Even if you get all the libs (libjpeg, libpng, libvpx, libsvg, etc), put tons of analytics and geolocation code, an interface for the devices, such as camera controls (with all the fancy filters), even with it all, the size of this instagram client is absolutely out of normal. And we are not even considering that facebook is heavily investing on loss data compression (ZStandard, for example).
Someone should do reverse engineering on this shit.


Anonymous 09/02/2017 (Sat) 23:57:50 [Preview] No. 11005 del
>>10994

>why does this guy give mic access to instagram?

He says he's on an iPhone 7. Does the version of iOS he's running even have fine-grained permission controls? Android does, starting with 7 (I think), but I don't know anything about iOS.

If it does, he presumably uses the feature(s) that require(s) the mic.

>also why is the instragram "app" more than a few KLOC?

We don't know how many lines of code it contains. It's closed source.

>it's literally an image browser with comments on a centralized server

It's literally not. You're only looking at it from a consumption standpoint.

sage because the fucking Frenchy who did the write-up has no fucking idea what he's talking about (as the comments at lobste.rs make clear), and this should never have been posted here in the first place.


Anonymous 09/03/2017 (Sun) 18:33:31 [Preview] No. 11014 del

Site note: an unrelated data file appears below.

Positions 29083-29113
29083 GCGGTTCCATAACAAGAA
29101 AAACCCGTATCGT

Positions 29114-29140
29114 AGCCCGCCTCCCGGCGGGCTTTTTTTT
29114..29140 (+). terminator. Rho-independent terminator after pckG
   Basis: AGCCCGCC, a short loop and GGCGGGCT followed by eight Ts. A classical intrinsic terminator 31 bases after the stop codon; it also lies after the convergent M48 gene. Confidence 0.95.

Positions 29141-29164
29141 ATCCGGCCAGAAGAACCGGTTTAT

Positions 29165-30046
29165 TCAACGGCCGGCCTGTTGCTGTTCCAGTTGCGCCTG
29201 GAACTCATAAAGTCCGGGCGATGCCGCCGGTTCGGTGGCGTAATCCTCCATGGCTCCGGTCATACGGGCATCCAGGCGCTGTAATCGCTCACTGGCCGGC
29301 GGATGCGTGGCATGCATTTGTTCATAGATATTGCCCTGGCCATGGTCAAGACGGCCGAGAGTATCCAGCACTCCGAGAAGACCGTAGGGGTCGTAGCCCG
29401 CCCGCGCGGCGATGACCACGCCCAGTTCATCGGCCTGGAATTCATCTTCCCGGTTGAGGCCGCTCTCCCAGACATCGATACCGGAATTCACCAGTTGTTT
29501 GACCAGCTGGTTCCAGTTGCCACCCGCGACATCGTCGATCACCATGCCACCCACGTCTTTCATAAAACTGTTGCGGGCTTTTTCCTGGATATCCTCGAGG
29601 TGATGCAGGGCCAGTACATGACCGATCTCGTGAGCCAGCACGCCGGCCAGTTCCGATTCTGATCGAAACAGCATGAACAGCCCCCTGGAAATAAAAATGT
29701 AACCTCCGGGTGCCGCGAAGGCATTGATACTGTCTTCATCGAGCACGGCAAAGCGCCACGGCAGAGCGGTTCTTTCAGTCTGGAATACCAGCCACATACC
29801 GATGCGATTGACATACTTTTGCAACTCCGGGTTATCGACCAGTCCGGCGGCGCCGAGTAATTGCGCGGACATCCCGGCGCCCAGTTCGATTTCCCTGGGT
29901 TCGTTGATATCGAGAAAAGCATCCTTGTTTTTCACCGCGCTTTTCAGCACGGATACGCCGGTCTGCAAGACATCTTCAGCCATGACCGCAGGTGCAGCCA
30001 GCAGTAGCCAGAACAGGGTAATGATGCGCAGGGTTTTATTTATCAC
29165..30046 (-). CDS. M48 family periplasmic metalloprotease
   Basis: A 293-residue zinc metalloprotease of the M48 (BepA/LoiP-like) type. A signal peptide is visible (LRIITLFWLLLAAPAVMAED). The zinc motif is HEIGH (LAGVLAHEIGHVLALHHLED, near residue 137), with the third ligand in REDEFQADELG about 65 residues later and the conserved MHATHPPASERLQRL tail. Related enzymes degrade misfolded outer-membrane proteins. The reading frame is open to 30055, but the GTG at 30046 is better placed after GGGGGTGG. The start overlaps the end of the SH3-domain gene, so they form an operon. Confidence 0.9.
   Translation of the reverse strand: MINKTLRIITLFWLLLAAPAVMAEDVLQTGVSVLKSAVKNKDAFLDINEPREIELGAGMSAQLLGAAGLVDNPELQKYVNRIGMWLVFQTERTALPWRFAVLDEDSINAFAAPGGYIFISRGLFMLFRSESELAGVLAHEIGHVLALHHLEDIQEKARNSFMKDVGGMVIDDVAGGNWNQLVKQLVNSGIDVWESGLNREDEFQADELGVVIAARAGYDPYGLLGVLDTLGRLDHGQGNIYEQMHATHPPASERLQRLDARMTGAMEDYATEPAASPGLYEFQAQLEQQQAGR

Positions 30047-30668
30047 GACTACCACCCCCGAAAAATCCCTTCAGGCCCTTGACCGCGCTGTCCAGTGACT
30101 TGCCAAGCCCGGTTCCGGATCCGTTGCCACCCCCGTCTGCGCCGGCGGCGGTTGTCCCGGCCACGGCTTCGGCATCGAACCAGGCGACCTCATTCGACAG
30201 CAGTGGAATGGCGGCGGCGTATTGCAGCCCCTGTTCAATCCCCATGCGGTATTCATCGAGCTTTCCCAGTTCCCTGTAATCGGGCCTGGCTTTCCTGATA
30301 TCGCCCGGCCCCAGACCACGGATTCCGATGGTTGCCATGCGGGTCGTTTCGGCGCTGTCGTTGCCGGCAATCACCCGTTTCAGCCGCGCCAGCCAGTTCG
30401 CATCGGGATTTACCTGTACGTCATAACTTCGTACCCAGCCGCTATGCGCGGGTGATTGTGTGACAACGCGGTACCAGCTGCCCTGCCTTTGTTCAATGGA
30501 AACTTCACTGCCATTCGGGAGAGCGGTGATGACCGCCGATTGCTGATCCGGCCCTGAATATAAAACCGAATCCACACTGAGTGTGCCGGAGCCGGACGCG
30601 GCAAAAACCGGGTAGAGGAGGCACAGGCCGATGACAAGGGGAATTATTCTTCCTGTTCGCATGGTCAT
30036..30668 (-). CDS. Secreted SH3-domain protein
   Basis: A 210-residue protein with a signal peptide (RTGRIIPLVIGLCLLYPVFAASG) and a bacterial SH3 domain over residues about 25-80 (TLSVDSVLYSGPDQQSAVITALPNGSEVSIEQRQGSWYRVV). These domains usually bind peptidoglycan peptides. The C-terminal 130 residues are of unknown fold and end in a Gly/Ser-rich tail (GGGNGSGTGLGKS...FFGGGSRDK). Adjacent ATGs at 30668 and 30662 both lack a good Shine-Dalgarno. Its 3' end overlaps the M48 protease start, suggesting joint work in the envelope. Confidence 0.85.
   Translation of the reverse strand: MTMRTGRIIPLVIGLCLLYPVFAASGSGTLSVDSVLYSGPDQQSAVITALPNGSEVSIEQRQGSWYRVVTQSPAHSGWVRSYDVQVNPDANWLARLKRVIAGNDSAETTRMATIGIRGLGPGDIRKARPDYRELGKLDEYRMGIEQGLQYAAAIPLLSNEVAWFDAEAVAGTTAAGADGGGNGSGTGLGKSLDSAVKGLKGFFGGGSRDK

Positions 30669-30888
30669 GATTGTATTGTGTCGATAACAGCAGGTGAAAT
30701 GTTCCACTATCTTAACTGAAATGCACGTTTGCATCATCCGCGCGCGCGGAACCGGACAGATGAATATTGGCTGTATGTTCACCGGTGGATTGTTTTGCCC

>>10995
>>why does this guy give mic access to instagram?
>Because that's what 99% of the normies is doing.
nevermind, i forgot instagram has videos. i guess you can record yourself and upload a video. they could easily make it so programs only get mic/camera access when they need it, but who really cares? phone security is just completely broken in the first place
>Someone should do reverse engineering on this shit.
i doubt it's hard. dunno what hipsters use these days but back when apple crap used objective C it was especially easy because method names are put all over the source, similar to Java or C# but probably not as much info. AFAIK most phone crap doesn't use heavy obfuscation/protection stuff.
>>11005
>Does the version of iOS he's running even have fine-grained permission controls?
he has a screenshot showing that instagram has mic access granted
>>also why is the instragram "app" more than a few KLOC?
>We don't know how many lines of code it contains. It's closed source.